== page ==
It’s been about a year since thousands of people were arriving each day from all over the world to join the Lakota, Nakota, and Dakota nations on the Dakota plains, to protect the Missouri River. The camps are gone now, but the awakening to protect the water, land, and tribal sovereignty continues in Oceti Sakowin territory.
But first, people had to heal.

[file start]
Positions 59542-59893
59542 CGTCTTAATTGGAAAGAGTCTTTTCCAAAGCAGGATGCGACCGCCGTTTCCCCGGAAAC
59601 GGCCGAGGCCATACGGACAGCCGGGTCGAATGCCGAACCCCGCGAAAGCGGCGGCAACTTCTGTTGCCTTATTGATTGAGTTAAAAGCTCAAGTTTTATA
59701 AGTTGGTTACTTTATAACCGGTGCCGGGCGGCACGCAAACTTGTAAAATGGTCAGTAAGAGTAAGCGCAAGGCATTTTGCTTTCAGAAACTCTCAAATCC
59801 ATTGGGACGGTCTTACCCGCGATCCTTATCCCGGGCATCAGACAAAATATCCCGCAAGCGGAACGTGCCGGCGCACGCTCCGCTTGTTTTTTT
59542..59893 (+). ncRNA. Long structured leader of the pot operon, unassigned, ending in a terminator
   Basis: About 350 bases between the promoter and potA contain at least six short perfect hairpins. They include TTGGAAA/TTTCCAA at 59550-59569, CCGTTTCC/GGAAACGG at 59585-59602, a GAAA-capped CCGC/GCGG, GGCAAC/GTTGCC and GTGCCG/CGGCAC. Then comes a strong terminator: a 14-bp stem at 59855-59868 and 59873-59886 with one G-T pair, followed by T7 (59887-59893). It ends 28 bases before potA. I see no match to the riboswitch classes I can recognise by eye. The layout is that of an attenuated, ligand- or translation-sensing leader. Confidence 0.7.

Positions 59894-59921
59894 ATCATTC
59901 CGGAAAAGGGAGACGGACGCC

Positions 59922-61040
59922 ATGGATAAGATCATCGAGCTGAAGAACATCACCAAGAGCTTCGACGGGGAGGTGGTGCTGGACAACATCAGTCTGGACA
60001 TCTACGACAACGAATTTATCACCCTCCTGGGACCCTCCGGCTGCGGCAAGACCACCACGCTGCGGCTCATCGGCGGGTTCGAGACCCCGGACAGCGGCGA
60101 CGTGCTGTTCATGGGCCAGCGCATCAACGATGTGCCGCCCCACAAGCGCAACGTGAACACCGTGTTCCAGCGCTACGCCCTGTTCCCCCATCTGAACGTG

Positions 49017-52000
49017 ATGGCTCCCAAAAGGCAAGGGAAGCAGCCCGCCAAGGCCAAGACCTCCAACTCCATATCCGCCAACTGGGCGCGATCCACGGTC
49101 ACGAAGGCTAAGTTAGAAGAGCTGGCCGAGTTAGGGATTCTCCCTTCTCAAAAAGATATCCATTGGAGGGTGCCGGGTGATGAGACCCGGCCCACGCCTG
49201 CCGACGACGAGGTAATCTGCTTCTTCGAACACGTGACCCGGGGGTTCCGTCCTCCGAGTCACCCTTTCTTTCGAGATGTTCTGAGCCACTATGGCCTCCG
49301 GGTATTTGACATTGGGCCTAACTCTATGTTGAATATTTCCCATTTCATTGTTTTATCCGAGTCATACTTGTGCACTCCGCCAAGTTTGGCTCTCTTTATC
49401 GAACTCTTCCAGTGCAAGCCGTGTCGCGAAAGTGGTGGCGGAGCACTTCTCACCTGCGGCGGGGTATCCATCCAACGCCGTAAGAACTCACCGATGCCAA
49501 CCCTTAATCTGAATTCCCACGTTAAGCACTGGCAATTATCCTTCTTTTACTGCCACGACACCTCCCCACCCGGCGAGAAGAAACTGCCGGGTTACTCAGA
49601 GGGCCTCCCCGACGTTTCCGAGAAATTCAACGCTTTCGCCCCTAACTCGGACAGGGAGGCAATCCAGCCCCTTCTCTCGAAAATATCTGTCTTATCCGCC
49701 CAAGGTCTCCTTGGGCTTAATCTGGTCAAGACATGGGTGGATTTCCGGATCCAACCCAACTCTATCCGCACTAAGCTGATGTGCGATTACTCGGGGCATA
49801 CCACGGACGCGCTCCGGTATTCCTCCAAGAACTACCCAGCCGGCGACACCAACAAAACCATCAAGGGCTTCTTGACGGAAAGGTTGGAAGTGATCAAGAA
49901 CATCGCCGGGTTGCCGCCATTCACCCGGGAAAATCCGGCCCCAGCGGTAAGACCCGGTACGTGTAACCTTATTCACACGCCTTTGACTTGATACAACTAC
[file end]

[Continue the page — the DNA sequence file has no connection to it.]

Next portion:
Last week, I joined the Mní Wičoni Healing Gathering, near Porcupine Creek at Standing Rock. The water protectors returned. Those who had spent time over the past year in this place creating community, praying, and standing strong traveled from distant places to once again pray, laugh, and heal. I personally was in need of this medicine and was grateful. For over half a year, I documented the opposition to the Dakota Access pipeline and wanted to see how other folks were doing. This time around, the energy was reflective. It felt like the end of a chapter, and a transition to new front lines. The fire at Oceti Sakowin taught us that, in fact, we carry its flame within us and that there is no turning back.